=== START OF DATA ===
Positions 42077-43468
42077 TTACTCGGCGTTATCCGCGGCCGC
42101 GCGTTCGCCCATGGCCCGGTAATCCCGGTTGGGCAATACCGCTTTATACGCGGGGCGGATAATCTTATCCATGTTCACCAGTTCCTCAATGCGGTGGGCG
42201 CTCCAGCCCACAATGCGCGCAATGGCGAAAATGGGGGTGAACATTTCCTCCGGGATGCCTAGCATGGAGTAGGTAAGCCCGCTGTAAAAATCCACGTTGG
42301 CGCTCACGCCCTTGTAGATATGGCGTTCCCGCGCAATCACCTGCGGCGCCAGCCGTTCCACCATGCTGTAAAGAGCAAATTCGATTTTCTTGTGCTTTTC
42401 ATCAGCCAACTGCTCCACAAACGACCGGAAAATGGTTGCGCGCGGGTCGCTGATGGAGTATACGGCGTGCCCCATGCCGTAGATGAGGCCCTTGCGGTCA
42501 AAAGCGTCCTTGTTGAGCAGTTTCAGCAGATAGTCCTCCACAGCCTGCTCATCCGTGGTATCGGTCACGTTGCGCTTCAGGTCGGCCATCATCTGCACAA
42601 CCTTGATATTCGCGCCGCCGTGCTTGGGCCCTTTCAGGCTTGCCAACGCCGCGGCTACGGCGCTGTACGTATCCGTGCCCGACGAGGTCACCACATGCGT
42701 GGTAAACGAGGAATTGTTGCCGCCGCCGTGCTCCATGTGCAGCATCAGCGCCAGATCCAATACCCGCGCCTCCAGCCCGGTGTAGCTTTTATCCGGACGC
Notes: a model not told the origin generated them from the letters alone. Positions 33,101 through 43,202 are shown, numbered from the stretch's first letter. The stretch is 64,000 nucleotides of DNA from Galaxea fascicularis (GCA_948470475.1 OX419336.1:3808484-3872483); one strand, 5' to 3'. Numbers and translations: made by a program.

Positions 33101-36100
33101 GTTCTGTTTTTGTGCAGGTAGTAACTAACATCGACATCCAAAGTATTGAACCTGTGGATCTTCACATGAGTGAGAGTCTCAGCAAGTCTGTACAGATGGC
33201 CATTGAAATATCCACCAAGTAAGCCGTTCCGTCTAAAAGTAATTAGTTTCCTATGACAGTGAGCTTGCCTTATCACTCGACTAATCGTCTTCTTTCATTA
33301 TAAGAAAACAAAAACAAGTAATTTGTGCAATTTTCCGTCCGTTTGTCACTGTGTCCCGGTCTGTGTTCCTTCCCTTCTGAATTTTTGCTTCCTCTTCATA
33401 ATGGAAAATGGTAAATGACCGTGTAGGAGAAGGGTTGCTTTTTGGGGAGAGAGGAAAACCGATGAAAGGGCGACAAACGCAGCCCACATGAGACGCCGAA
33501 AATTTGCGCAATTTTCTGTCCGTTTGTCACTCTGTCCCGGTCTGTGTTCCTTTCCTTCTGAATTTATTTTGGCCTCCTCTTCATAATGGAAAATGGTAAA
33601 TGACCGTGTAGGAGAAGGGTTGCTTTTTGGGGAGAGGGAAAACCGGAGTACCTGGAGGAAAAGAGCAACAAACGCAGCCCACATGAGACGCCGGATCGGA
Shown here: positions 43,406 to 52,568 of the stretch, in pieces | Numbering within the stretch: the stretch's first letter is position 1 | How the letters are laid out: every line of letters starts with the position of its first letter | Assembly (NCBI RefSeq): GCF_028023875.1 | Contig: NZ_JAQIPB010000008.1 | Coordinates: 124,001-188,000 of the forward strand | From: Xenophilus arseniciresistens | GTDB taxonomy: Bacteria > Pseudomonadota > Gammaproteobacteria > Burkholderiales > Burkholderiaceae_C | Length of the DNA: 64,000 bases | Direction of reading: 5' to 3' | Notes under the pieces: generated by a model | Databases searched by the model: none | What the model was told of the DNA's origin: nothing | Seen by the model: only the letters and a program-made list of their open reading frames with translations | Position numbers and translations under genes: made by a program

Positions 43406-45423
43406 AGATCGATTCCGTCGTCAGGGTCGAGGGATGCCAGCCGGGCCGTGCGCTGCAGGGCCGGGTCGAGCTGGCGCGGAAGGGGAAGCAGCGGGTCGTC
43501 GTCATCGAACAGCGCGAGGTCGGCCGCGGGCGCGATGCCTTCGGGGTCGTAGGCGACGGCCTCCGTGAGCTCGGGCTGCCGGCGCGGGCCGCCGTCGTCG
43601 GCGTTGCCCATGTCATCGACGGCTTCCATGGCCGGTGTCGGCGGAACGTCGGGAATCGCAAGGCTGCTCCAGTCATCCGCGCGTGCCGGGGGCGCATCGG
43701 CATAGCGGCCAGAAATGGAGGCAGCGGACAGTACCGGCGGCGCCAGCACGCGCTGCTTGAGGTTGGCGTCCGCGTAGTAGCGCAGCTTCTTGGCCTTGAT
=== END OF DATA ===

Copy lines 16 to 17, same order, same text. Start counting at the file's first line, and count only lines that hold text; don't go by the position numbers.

33501 AATTTGCGCAATTTTCTGTCCGTTTGTCACTCTGTCCCGGTCTGTGTTCCTTTCCTTCTGAATTTATTTTGGCCTCCTCTTCATAATGGAAAATGGTAAA
33601 TGACCGTGTAGGAGAAGGGTTGCTTTTTGGGGAGAGGGAAAACCGGAGTACCTGGAGGAAAAGAGCAACAAACGCAGCCCACATGAGACGCCGGATCGGA